ANDERS: NASCAR broadcasting a balancing act
By JORDAN ANDERS
The Daily Reflector
Sunday, February 18, 2018
The ECU-NASCAR connection strikes again.
For the second straight year, I got the opportunity to write a story that ties in East Carolina with the running of the Daytona 500. After I got to chat with Paige Keselowski, wife of Brad, last year about her time in Greenville, I had the chance to talk with FOX Sports analyst, championship-winning crew chief and former ECU football player Jeff Hammond last week, and it did not disappoint.
Hammond has been around NASCAR for more than four decades and been around racing for nearly his entire life. You'd be hard pressed to find a guy more knowledgable about the sport.
For all the roles that go into making NASCAR go 'round, that of broadcaster has always been one of the most intriguing to me. Hammond has been an analyst since 2001, a role that requires him to find the right tone to break down the technical side of the sport in a way casual fans can understand without talking down to its more mechanically inclined viewers.
"It’s one of the bigger challenges that we face," he said. "We all are faced with the challenge of (the fact that) we know it, we understand it and sometimes we may even be confused by it, but we need to make sure our fans are not confused by it. We don’t need to get to a point where we’re trying to break down technology to the point to where it’s confusing."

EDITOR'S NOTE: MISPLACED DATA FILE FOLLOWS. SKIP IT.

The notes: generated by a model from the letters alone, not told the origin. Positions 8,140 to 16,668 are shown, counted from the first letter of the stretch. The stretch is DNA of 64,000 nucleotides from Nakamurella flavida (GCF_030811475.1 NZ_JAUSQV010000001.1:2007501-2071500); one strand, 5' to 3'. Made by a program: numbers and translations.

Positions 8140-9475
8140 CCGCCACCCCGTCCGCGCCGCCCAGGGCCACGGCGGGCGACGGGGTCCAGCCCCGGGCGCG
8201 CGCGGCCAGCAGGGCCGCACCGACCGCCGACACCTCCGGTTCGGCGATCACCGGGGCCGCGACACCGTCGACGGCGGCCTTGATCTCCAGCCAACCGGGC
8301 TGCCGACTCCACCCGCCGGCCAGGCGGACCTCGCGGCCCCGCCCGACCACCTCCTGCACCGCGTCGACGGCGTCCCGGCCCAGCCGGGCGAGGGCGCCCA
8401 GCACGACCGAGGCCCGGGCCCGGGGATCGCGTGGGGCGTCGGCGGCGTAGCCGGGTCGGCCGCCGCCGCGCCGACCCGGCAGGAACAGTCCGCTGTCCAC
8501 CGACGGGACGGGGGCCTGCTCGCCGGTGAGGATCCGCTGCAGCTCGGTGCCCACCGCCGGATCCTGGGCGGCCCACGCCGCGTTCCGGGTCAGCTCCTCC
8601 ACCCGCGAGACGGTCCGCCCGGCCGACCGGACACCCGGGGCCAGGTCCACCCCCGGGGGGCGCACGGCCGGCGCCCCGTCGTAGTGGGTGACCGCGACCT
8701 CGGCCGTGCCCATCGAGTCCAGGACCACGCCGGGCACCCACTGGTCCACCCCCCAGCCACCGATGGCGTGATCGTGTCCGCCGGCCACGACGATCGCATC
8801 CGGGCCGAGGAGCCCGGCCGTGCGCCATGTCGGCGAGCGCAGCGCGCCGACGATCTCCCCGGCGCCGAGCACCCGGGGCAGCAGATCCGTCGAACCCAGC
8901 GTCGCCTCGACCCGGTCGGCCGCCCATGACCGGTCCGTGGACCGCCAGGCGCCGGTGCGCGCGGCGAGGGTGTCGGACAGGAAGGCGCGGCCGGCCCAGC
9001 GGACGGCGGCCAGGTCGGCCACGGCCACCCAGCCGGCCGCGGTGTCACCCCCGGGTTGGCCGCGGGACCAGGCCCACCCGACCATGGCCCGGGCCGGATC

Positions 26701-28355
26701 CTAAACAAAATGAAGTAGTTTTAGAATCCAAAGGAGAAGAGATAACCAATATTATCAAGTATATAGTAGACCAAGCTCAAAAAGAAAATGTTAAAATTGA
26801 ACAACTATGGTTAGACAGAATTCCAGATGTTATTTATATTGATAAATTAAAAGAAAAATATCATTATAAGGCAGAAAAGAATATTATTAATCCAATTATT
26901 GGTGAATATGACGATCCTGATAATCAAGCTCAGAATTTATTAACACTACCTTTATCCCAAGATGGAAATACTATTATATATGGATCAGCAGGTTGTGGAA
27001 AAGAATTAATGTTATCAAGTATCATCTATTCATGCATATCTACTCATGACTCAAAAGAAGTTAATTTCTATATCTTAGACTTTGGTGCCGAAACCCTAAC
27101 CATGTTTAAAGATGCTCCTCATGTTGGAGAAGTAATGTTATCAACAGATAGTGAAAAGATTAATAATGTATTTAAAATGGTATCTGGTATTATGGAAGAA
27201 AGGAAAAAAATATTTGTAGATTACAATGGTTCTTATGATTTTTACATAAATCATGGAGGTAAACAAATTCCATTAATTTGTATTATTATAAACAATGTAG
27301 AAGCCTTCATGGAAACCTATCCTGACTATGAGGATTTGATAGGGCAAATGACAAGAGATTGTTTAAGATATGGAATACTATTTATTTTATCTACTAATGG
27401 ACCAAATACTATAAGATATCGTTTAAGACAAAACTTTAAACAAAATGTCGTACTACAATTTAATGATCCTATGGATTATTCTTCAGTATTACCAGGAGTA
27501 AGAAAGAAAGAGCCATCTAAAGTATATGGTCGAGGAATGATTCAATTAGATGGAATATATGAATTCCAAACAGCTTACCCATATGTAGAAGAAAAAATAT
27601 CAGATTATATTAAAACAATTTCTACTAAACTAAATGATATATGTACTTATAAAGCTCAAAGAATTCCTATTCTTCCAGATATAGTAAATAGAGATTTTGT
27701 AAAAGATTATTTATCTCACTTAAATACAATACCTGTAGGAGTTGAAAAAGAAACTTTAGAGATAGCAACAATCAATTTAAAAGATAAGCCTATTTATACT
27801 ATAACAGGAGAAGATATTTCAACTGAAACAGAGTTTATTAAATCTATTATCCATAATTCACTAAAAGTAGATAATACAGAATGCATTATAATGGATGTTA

There is plenty for Hammond and the rest of the FOX crew to break down this week. Leading up to the Daytona 500, they've had to get viewers up to speed on NASCAR's elimination of ride-height rules at superspeedways (meaning teams can now attempt to get the rear of the cars as low as possible, improving speed) as well as the sport's new inspection system.
The ride-height rules have made Speedweeks pretty hairy. Teams have worked to get the rear spoiler as low as possible, which is great for speed but makes the cars harder to handle. Drivers were on the edge of out of control in last weekend's Clash and Thursday night's qualifying races, with Kevin Harvick even going so far as to say he didn't attempt a pass for the win on the last lap of his qualifier because his car felt so unstable.
The craziness of those races came with just half the field on the track for each. With a full 40 on the track today, the potential for chaos is high.
Regardless of how chaotic it gets, Hammond and the FOX crew should have plenty to talk about.
Some of the aforementioned carnage collected one of the favorites to win Thursday night. He may be going to a backup car, but I'm still sticking with my pick since he came through for me last Sunday. PICK: Brad Keselowski.
Contact Jordan Anders at firstname.lastname@example.org, 252-329-9594 and follow @ReflectorJordan on Twitter.